Biogen Shores Up Gene Therapy Ambitions With New Deal
Biogen Inc. has furthered its gene therapy ambitions by entering into a broad alliance with the University of Pennsylvania that could see it paying out up to $2bn in research funding and other payments. Biogen has made a series of moves over the past couple of years to build up its gene therapy research.
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With no buyers in the hemophilia space and a need to create a more streamlined company, Biogen Inc. announced May 3 that it has done the only thing it can – spin out its hemophilia business. It's still unclear whether this will be a positive strategy for either company.
Having netted $148m in its September initial public offering, REGENXBIO, Inc. is moving toward the clinic with its first two gene therapy candidates and believes it – and its licensees – are positioned to succeed in gene therapy where earlier attempts failed. Coming out of a "quiet period" after its IPO, which sold 7.2 million shares at $22 apiece, REGENXBIO CEO Kenneth Mills talked to Scrip's sister publication "The Pink Sheet" DAILY about his company's plans and strategies, as well as why its novel adeno-associated virus (NAV) vectors might be more viable than the first iteration of AAV-based therapies.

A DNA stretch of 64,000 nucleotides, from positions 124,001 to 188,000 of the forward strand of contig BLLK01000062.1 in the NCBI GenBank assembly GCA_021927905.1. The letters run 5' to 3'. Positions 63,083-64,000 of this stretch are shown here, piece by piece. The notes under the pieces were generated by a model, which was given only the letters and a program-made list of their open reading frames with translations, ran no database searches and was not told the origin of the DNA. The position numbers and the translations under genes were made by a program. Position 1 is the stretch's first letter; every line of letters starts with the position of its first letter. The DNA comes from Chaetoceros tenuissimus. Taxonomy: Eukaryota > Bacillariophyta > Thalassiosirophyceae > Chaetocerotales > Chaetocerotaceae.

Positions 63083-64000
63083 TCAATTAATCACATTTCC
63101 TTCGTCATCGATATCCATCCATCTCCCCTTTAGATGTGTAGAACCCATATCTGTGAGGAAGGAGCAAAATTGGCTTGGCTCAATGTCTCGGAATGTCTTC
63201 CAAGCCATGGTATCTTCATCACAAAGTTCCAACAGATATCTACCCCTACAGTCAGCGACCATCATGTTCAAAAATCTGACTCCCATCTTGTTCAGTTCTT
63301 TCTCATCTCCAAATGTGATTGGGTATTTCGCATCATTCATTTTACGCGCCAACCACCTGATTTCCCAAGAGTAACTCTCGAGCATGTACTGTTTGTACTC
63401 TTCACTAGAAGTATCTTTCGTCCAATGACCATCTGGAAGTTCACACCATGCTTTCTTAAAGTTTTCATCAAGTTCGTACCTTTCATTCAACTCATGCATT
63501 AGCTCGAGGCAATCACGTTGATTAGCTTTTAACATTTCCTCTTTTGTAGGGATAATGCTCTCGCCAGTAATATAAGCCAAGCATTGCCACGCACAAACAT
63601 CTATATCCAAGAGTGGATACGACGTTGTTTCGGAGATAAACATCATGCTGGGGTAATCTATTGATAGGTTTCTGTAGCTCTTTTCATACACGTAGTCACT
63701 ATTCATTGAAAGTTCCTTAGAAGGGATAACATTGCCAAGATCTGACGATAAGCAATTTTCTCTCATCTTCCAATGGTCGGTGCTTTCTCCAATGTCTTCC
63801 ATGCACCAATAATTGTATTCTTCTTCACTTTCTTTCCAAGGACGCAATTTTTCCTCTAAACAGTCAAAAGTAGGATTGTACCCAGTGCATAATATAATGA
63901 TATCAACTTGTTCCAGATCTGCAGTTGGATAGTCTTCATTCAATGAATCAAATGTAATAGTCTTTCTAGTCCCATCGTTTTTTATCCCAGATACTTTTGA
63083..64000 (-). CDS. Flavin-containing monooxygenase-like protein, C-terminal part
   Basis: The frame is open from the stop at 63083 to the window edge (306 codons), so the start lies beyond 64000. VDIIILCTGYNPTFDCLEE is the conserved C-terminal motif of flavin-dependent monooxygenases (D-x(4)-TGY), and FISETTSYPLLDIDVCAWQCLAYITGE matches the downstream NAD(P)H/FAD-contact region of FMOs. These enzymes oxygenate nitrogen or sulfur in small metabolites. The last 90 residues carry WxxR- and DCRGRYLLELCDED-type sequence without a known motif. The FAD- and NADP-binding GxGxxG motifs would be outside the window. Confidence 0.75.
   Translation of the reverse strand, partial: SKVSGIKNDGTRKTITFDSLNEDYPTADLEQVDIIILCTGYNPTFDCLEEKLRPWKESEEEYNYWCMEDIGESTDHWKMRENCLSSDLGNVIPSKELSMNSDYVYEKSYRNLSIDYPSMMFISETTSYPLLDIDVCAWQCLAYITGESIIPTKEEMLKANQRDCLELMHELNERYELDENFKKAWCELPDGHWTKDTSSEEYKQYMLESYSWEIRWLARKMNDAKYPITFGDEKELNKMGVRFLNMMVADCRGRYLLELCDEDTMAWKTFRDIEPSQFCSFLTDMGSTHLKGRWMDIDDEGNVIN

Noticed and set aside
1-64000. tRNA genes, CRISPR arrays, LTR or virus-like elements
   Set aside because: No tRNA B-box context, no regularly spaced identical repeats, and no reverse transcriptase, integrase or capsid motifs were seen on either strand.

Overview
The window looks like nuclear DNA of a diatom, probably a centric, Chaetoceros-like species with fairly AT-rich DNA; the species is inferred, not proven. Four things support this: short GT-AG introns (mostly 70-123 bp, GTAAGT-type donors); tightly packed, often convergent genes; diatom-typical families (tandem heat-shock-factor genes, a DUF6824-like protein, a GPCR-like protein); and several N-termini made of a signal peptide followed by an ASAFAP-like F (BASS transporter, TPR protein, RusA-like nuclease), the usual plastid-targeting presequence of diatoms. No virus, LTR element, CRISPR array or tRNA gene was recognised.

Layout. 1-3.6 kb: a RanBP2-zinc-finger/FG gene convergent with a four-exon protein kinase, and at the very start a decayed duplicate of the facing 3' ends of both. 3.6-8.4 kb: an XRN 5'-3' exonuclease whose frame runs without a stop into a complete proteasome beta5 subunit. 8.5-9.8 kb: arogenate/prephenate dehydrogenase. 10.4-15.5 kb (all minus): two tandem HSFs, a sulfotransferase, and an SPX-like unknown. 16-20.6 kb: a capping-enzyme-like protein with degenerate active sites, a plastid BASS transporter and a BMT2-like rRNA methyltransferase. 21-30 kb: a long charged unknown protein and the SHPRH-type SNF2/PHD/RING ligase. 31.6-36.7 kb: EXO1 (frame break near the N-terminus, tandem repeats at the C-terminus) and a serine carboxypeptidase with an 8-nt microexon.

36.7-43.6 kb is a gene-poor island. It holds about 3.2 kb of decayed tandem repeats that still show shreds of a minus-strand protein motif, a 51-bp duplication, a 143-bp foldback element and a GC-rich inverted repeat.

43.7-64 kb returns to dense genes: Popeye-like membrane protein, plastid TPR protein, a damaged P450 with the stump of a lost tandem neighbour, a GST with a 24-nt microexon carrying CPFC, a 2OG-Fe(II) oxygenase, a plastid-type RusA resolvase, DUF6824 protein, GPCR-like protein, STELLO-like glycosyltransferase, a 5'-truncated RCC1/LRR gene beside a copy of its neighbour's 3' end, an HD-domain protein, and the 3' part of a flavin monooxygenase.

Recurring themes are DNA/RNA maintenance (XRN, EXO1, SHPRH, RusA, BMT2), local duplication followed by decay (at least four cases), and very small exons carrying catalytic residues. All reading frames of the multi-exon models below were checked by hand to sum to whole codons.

Sangamo Biosciences touted the progress of its in vivo protein replacement platform (IVPRP) as it reported that Shire relinquished its rights to hemophilia programs under the companies' three-year-old collaboration, but investors were wary about the loss of an important alliance for two out or four partnered programs as well as the exchange of milestone fees for total control of preclinical assets.